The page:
Oh-oh. I AM thinking of doing the same journey in reverse, downwards. Next, I'm clamped onto a rock and frozen. I can't move. M. peels me off and gives me a gentle, undignified push up. Imagine coaxing a donkey up a slope. A bit like that. I vaguely wonder what would be more culturally-appropriate: a push or a pull? The guide stops and scowls. 'A woman's place is NOT hiking in the hills' his face seems to say.

I put one step in front of another, teeth clenched over streams of low, unladylike language. He won't see me like this again, I swear. I'll get to that snotty meadow. We pick our way through loose stones, along narrow ledges and cauldrons of dust. And then, small miracle, the path becomes level.

Oh what I would have given for a gentle, level path. And here it is. I dash along. Small detail: on one side, inches from where I step, the world ends. Just like that, exit right and vanish.

We are sandwiched between vertical walls: one going up into the sky, one falling to hell and a mad river miles below. And us, four crumbs in the middle, shuffling along the Ultar pass in search of some meadow.

Note how Kira, waltzing along the path and with a mountain above her head, finds it a perfect time to strike a pose. Note our guide: how close to the edge he stands, leaning over the void, hands in pockets. Perhaps it's a necessary lesson around here: maybe the locals have their toddlers routinely dangling above some precipice before they're out of nappies.  Instead, note how I've jumped into a dried up water channel hugging the wall.

That is because I am convinced the wall is pushing me towards the abyss; to make it easier, the path leans towards the said abyss;. and to seal the deal, the valley below, with all that crumbling rock and rushing river action, actually CALLS to the weary traveler to jump. I need blinkers.

Much later, we collapse on a flat rock, Kira and I. The men press on, to determine the lay of the land ahead (lunar and lonely, more  dust and rock fall). We close our eyes and take the first full breath since breakfast... Pheeew. It smells of fresh manure and warm morning breath. Furry flanks rub against our arms and we sit up in a sea of goats. Yellow eyes, a drumming of hooves, enough to dislodge pebbles and raise a cloud of dust. We vanish in the sedate migration. Kira holds out a dry apricot - a mini-goat is instantly glued to her side. He is sweet and naughty, just like she is. Her counterpart, you may say, in the herd. The boys come back and fish us out. The shepherd comes back and fishes the baby goat out of Kira's backpack where the dry apricots used to be. We all go on our way.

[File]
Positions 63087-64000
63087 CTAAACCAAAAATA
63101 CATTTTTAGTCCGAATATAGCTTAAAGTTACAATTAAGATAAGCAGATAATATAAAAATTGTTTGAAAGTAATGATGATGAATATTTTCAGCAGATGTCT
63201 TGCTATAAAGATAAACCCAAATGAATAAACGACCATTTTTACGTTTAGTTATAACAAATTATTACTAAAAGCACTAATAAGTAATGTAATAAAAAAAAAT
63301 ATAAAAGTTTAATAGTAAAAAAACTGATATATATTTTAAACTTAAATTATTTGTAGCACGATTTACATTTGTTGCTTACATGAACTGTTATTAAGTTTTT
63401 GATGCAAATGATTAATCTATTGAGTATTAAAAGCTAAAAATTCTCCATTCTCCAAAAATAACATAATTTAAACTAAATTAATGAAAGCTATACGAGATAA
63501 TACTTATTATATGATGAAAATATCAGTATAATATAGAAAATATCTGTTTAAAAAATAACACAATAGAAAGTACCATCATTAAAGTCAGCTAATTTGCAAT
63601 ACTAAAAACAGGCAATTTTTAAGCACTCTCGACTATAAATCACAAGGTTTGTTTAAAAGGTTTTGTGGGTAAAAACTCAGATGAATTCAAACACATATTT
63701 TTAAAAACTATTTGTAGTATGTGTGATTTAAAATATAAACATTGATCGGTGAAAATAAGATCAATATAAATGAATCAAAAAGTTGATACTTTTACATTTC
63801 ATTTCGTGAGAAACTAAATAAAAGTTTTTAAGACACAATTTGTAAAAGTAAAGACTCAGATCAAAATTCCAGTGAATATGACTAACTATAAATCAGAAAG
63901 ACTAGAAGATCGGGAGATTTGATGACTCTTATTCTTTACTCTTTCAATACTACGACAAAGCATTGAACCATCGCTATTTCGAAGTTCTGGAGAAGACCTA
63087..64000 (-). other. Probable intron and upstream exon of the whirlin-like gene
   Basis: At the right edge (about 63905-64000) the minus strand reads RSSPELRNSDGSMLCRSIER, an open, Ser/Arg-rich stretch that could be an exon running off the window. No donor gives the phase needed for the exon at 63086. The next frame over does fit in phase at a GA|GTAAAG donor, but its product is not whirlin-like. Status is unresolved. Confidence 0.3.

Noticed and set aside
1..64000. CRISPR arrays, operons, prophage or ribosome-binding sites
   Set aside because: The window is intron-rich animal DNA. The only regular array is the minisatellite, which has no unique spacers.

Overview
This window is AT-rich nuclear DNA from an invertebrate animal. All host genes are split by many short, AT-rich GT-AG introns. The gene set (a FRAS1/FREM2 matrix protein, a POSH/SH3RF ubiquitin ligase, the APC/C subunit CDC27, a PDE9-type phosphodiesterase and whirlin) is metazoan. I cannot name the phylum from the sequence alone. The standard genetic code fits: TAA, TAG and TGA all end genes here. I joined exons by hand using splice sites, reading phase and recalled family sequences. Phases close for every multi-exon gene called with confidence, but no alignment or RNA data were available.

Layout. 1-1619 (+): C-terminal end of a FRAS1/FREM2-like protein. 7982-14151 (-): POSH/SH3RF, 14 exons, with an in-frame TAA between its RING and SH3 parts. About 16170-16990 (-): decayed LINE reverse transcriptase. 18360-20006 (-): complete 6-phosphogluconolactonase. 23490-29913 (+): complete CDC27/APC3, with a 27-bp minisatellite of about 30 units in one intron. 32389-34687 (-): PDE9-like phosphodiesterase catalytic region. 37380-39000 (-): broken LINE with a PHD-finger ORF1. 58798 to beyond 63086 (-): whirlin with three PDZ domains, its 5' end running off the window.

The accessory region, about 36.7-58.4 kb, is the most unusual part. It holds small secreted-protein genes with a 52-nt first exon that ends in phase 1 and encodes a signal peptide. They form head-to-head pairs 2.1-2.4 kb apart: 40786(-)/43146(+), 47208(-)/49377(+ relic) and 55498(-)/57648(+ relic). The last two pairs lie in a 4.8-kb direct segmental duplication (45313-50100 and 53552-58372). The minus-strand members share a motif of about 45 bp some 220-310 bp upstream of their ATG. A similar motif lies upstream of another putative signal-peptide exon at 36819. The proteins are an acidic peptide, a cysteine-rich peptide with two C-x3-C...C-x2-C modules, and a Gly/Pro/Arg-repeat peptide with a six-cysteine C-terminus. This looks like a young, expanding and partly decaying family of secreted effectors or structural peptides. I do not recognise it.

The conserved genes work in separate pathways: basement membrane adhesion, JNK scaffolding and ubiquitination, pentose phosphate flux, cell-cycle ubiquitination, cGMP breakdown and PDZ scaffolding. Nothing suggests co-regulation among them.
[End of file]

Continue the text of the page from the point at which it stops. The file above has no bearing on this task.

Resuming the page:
Up the hill, down the hill. To a grey meadow and back. To a slab of glacier that groans and darkens the valley. Through a vast horror and out. Kira finds a cave. M. discovers that if he holds my hand I won't slip away and break. I learn that if M. holds my hand I might fall but I won't fear.

Wednesday, 23 October 2013

In a Haze, in Hunza

Hunza. In a complete haze, I will confess. No idea where to start, what to say.

How high the mountains? I could dig out some fancy words, murmur in metaphors about how the air vibrates with fresh autumn, how the sun makes the peaks burst into pink shards. Nah. I'm no lyrical travel writer.

Statistics, geography, population, politics, religion? No. You didn't open this blog to find a dry report.

The dangers, terrorism, corruption? Nope. Not got the temperament for investigative journalism.

Hotels and hikes, routes and restaurants? Never. This is not a travel brochure.

What then? (What is this blog, after all? And what kind of a writer am I? Hah - leave that alone. No time for existential angst).

Time to stare at the screen for a while then.